A lot of hard work has gone into this book already and I see it becoming the definitive text on the subject of Core Data. The release date is slated for March 30, 2009, but it’s great to see it in beta. If you want to pick up the beta in PDF, it is available now from Pragmatic here: Core Data: Apple’s API for Persisting Data under Mac OS X.
While new Cocoa programmers will find it a great help to getting started quickly with Core Data, the book also covers some really interesting and advanced topics such as data versioning and migration, Spotlight/Quick Look integration, Sync Services, and multi-threading. You can really see Marcus’ command of the subject shine in these chapters which are already available in the beta.
Give Marcus some feedback on the book as it progresses. It’s going to be a great reference for any Cocoa Developer looking to harness the power of Core Data.
$21.00 for the beta PDF
$41.35 for the beta PDF plus hard copy when it’s released in March.
Mad props to Marcus. Congratulations!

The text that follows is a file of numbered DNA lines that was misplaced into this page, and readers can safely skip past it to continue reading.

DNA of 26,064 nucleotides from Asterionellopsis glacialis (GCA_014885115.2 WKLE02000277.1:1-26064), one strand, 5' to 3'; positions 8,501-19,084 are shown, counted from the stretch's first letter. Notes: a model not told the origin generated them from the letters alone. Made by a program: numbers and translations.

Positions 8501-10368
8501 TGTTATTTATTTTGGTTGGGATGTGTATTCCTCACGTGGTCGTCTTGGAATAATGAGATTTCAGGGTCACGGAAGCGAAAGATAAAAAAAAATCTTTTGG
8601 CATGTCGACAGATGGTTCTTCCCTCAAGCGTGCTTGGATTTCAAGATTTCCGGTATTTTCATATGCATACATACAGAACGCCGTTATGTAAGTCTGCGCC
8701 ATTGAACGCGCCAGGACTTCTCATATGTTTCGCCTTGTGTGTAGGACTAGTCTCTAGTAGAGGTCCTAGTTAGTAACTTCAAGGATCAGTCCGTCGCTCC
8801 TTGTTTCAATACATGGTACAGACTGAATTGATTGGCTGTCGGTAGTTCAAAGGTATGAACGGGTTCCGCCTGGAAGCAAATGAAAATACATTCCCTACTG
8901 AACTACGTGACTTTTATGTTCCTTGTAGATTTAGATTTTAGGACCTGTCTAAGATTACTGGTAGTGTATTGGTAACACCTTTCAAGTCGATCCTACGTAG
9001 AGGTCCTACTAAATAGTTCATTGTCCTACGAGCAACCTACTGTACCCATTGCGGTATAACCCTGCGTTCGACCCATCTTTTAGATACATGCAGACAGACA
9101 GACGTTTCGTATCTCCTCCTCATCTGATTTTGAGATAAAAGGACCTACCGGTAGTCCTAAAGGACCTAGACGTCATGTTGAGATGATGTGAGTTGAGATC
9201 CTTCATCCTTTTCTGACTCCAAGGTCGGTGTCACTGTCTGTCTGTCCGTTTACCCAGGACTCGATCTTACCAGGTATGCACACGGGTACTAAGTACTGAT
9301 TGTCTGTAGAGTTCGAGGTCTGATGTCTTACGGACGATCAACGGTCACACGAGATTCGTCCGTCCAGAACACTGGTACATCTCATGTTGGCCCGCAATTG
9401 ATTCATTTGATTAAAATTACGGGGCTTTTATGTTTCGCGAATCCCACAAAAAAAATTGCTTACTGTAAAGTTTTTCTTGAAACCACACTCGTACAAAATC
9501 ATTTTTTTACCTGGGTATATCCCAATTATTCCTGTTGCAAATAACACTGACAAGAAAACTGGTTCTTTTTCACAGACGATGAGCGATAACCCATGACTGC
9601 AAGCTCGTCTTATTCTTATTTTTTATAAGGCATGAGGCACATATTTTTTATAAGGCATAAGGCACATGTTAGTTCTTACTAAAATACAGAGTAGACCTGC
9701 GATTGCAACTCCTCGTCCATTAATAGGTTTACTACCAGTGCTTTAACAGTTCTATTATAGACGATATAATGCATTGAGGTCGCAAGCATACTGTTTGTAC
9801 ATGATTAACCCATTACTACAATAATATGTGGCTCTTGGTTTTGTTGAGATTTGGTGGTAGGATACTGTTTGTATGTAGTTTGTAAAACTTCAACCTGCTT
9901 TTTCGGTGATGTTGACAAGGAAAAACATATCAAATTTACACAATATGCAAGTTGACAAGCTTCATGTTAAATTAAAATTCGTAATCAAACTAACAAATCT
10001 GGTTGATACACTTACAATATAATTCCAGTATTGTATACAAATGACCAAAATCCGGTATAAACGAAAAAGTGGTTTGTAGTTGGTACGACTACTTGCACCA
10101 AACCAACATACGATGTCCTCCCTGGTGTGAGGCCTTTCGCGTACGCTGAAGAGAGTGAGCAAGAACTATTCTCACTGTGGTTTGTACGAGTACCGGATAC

It is often helpful to create a custom control for you application that will display a value as a level like a gas gauge shows how full your tank is. In this post I will demonstrate how to create a three layer tree that will show the current rotation of a circular layer as the value from a slider (NSSlider) is updated in real time. The layers include the root layer, the rotation layer, and a text layer that will display the current rotation in degrees.
Now that the NDA has been lifted we can all finally come out of the closet :)
If you have not heard, O’Reilly is hosting a conference on November 18, 2008 to discuss all things iPhone. I have been invited to attend the conference as a Panelist.
Please come and join the conference, if nothing else, to heckle me :)
The list of speakers (as opposed to panelists), is quite impressive and definitely worth the trip.
Similar to one of my first blog posts on building a basic application for Mac OS X using xcode 3.0, I am going to explain for beginning iPhone/iPod Touch developers how to build the most basic Cocoa Touch application using Interface Builder and an application delegate in xcode 3.1. This tutorial post is really to provide a quick how-to. I won’t go into any depth explaining why things are done the way they are done, but this should help you get up and running with your first application pretty quickly so that you too can clog the App Store with useless superfluous apps (kidding… just kidding).
If you are a visual learner, it may be helpful to you to instead watch a video presentation of this tutorial. I’ve posted it on the site, but you’ll have to click the link to see my Cocoa Touch Video Tutorial.